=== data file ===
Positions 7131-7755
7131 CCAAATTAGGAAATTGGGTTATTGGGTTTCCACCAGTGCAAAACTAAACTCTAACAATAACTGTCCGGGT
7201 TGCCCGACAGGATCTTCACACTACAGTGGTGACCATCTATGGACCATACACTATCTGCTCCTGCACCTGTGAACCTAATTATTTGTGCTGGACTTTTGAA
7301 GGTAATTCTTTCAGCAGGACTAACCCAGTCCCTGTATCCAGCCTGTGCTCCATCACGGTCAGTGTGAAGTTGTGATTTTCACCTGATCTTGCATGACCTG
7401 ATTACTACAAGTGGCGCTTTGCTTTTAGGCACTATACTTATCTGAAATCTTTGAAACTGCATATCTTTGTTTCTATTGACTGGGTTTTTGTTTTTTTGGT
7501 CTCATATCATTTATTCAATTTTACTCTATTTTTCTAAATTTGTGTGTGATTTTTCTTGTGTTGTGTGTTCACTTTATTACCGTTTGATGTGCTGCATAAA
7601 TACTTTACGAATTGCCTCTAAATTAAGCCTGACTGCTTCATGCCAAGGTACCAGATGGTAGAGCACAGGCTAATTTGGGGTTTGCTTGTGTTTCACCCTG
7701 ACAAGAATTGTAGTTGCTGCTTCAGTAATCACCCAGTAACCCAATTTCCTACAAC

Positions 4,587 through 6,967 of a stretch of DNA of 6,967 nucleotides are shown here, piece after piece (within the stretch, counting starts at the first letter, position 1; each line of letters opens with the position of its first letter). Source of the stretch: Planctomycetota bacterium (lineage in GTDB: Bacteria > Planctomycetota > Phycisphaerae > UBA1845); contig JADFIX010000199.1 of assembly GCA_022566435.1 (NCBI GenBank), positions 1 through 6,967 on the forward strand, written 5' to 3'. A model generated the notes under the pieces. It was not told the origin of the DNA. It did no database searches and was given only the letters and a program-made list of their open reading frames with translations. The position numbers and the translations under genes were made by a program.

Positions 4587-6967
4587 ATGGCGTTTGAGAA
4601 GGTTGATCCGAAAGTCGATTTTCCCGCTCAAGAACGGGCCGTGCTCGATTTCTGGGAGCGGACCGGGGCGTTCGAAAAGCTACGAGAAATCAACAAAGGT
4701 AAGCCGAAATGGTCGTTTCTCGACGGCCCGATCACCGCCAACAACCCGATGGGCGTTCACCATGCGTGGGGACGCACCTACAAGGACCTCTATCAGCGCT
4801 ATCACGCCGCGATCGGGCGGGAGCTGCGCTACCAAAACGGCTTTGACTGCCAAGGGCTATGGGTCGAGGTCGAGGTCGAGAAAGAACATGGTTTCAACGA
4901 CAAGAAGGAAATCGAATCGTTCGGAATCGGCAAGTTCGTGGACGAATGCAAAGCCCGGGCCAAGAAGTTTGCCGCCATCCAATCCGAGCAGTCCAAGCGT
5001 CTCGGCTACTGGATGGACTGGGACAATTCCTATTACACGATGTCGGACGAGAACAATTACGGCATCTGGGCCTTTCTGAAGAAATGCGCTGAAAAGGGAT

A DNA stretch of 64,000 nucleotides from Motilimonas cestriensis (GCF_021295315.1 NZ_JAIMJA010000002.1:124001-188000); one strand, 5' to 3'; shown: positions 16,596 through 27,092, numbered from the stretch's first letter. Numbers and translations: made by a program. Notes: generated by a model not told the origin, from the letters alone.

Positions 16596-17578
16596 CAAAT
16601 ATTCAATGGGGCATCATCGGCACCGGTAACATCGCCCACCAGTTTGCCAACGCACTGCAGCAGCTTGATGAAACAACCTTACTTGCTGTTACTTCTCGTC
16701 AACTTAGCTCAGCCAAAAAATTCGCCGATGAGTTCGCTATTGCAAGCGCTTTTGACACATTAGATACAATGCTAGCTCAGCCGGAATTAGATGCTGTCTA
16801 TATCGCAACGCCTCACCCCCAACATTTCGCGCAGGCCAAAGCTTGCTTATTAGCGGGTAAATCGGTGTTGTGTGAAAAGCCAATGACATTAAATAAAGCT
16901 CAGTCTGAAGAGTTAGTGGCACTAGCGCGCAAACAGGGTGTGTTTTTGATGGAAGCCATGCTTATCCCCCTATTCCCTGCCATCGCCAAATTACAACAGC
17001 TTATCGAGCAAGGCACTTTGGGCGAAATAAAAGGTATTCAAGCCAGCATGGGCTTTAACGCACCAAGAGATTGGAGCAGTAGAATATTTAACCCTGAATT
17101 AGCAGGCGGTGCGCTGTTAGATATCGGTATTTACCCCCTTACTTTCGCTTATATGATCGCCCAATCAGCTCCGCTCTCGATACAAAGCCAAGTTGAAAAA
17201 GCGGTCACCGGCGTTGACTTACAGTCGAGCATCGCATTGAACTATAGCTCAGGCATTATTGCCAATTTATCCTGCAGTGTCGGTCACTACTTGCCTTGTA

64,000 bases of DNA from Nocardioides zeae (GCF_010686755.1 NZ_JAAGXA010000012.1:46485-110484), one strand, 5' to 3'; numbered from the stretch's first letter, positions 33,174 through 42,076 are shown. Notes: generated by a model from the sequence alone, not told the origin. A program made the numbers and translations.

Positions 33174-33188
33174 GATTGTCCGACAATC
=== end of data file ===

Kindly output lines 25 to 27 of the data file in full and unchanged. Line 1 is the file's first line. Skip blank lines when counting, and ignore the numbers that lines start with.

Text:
17101 AGCAGGCGGTGCGCTGTTAGATATCGGTATTTACCCCCTTACTTTCGCTTATATGATCGCCCAATCAGCTCCGCTCTCGATACAAAGCCAAGTTGAAAAA
17201 GCGGTCACCGGCGTTGACTTACAGTCGAGCATCGCATTGAACTATAGCTCAGGCATTATTGCCAATTTATCCTGCAGTGTCGGTCACTACTTGCCTTGTA

64,000 bases of DNA from Nocardioides zeae (GCF_010686755.1 NZ_JAAGXA010000012.1:46485-110484), one strand, 5' to 3'; numbered from the stretch's first letter, positions 33,174 through 42,076 are shown. Notes: generated by a model from the sequence alone, not told the origin. A program made the numbers and translations.